Another day, another data loss

There’s been another data loss. This time, a health and safety boss, attending a major nuclear conference in India, lost a USB memory stick containing a confidential report on a nuclear power station.

This situation is just one of many, and it won’t get better by itself. The consumerisation of today’s workforce, the proliferation of BOYD (Bring Your Own Device) policies and employees swamped with on-demand data is a trend that no IT manager can easily buck.

While encryption is a great policy, it isn’t and shouldn’t be the only option. To an extent, the door can be closed after the horse has bolted through measures such as USB keys that can have their memory turned off, deleted remotely, or can even be located through GPS and GSM. This is something we can change, now, and it can help businesses protect themselves from human error, the most common cause of data loss.

However, the UK’s data protection laws could also be bolstered to help IT managers get the buy-in from both employees and the Board to implement a robust security policy. If you compare our data protection laws with other parts of Europe, the UK is far too lenient and changes could be made to support those responsible for their business’s data protection.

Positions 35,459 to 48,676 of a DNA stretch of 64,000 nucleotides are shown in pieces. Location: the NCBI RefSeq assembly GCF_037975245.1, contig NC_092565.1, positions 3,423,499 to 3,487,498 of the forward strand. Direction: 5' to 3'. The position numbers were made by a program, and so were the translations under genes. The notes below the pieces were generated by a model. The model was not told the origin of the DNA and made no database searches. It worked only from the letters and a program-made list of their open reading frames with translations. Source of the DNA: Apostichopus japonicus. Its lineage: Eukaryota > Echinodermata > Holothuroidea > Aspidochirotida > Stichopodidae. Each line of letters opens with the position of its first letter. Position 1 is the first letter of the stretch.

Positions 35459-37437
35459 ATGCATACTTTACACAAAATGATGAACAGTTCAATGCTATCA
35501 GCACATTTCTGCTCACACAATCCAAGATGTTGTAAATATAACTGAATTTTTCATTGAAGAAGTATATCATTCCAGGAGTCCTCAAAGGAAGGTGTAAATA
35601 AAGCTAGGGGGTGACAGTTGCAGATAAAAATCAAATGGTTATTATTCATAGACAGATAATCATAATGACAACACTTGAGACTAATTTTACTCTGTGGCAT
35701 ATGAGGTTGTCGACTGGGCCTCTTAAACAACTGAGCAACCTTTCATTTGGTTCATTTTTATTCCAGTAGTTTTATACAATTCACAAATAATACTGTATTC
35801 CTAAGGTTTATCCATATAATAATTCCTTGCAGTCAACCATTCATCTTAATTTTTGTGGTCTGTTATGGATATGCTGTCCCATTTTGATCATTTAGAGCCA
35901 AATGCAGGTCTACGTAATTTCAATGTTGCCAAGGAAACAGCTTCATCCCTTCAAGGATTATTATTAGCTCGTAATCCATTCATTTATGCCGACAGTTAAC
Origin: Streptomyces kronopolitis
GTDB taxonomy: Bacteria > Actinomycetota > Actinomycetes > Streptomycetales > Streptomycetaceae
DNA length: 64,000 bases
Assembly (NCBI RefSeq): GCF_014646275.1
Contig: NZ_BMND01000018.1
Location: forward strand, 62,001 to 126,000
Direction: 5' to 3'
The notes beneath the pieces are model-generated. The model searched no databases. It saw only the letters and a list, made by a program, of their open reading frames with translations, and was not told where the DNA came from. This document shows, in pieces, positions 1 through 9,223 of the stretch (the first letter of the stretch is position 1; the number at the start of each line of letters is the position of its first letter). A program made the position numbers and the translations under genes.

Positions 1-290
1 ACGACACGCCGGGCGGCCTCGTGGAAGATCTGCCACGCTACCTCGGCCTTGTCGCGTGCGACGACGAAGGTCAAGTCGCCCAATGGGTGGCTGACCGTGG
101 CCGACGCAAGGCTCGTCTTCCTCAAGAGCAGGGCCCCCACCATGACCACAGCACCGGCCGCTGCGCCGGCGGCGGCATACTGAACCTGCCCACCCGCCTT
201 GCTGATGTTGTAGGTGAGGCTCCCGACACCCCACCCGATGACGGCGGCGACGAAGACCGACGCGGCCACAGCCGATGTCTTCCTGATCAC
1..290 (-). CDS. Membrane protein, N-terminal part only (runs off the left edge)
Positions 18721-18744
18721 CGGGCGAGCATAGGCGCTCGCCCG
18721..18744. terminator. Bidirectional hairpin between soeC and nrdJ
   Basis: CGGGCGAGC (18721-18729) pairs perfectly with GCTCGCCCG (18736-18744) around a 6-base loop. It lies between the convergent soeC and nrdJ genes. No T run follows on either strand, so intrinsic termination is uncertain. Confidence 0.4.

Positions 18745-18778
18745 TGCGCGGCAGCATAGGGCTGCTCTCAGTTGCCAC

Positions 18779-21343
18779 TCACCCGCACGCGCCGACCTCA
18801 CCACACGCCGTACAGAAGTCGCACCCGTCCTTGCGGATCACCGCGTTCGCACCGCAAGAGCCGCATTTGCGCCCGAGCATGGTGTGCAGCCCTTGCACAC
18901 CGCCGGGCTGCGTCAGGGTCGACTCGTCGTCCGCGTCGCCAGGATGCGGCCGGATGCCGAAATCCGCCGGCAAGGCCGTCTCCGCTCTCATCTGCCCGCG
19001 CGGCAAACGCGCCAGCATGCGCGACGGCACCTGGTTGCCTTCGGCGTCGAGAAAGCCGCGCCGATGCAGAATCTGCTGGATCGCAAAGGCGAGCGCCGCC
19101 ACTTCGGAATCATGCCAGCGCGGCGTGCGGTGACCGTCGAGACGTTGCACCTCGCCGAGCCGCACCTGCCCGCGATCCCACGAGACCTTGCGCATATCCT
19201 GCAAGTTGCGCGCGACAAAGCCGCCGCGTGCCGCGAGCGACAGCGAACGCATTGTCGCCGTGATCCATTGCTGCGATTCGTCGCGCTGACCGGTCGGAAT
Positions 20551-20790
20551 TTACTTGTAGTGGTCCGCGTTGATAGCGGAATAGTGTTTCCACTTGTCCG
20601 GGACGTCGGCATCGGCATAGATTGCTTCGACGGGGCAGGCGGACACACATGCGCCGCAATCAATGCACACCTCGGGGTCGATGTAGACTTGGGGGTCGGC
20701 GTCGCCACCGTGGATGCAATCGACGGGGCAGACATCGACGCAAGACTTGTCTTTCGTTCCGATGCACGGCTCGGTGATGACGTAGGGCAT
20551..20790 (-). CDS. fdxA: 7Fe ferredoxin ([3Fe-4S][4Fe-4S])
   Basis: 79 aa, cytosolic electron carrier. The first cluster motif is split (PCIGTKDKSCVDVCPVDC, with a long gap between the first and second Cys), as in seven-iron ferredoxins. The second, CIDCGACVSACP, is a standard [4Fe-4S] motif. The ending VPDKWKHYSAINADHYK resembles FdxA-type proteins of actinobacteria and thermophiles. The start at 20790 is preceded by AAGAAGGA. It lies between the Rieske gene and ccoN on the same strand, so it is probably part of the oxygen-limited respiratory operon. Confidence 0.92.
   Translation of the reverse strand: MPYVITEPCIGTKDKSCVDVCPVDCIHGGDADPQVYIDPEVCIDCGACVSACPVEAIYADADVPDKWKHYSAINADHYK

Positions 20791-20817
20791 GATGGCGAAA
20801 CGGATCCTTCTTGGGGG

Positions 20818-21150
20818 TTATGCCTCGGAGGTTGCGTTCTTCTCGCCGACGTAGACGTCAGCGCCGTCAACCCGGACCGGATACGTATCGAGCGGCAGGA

For example, in many parts of Europe, the individual responsible for the data loss is culpable. So, if they have been grossly negligent or they delayed reporting the loss, the law allows them to be fined as well as the business.

The European Commission has also recently put forward proposals to strengthen data privacy laws but as we await the details, businesses should consider implementing stricter data protection policies now. Specifically they needs to address mobile data, so they are prepared and can avoid any fines, and the reputational damage an organisation suffers from data loss incidents.

It’s a case of deciding what the issues are, and realising the difference between those we cannot address, and those we can. Sometimes, waiting for legislation is the biggest risk we can take.

Norman Shaw, MD, ExactTrak, makers of Security Guardian.

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